I’ve been experiencing an assembly binding problem when using Castle Windsor in a WCF service that I’m developing. It’s a bit of a complex scenario so I won’t delve into the details, suffice to say that when I try to inject an IServiceBehavior into my WCF service using Windsor’s Wcf Integration Facility get the following exception: “Could not load file or assembly ‘System.ServiceModel’ or one of its dependencies. The system cannot find the file specified.”
Seeing as I could’nt get to the bottom of the issue myself, I posted on the Castle Project Users Google Group and was instructed by Krzysztof Kozmic, one of the Windsor developers, to debug using fuslogvw.exe . Hoping this was more than some derogatory term in Krzysztof’s native language, I googled for it and discovered that it is Microsoft’s Assembly Binding Log Viewer utility. I quickly learned how to use it from a well written blog poston fuslogvw.exe and merrily went about using it to find out what went wrong.
Alas! Even though I followed the instructions, no data was collected by the Assembly Binding Log Viewer. It took me a while to figure out that the reason was that I was running my WCF service using Visual Studio 2008’s built-in ASP.NET Development Server (WebDev.WebServer.exe). When I switched over to IIS as my host and recreaed my problematic scenario, I immediately received the details of the erroneous binding in fuslogvw.exe’s main screen.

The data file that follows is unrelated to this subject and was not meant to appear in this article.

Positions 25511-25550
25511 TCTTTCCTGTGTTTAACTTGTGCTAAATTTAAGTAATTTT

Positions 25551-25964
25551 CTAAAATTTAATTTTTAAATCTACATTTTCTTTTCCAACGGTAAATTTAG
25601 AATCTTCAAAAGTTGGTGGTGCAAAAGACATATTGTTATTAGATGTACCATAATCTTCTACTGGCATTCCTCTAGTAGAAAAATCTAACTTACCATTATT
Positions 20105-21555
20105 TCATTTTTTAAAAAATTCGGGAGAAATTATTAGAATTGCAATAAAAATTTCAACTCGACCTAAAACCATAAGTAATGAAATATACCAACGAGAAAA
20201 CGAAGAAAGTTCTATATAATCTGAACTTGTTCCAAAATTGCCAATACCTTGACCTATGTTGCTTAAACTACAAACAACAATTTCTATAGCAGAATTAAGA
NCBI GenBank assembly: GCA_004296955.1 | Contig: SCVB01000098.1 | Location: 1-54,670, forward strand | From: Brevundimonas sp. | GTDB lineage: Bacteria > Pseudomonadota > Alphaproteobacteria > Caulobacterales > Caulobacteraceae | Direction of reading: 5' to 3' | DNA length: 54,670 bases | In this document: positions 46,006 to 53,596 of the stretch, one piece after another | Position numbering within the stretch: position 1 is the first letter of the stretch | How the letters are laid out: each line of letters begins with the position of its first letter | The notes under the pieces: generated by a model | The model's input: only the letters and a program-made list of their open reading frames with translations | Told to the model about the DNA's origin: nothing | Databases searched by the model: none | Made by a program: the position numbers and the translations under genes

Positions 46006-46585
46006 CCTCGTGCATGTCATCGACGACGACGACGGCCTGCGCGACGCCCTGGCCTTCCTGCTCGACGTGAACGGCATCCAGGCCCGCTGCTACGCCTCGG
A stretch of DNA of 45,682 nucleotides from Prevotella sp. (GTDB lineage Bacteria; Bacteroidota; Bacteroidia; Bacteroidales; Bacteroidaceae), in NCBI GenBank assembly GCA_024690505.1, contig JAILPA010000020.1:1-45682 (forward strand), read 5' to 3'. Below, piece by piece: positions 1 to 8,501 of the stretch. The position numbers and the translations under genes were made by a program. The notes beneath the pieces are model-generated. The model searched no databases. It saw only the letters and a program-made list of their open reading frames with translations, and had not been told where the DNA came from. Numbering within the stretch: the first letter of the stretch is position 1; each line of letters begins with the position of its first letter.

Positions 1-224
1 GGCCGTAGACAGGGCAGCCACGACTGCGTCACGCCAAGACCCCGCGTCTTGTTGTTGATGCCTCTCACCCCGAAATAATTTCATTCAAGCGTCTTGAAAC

Turns out that Assembly Binding Log Viewer does’nt play nice with ASP.NET Development Server :). This seems rather odd to me seeing as fuslogvw.exe supposedly “listens in” on all CLR assembly bindings I find this rather odd. If anyone knows why this is and how it can be overcome please drop a line in the comments.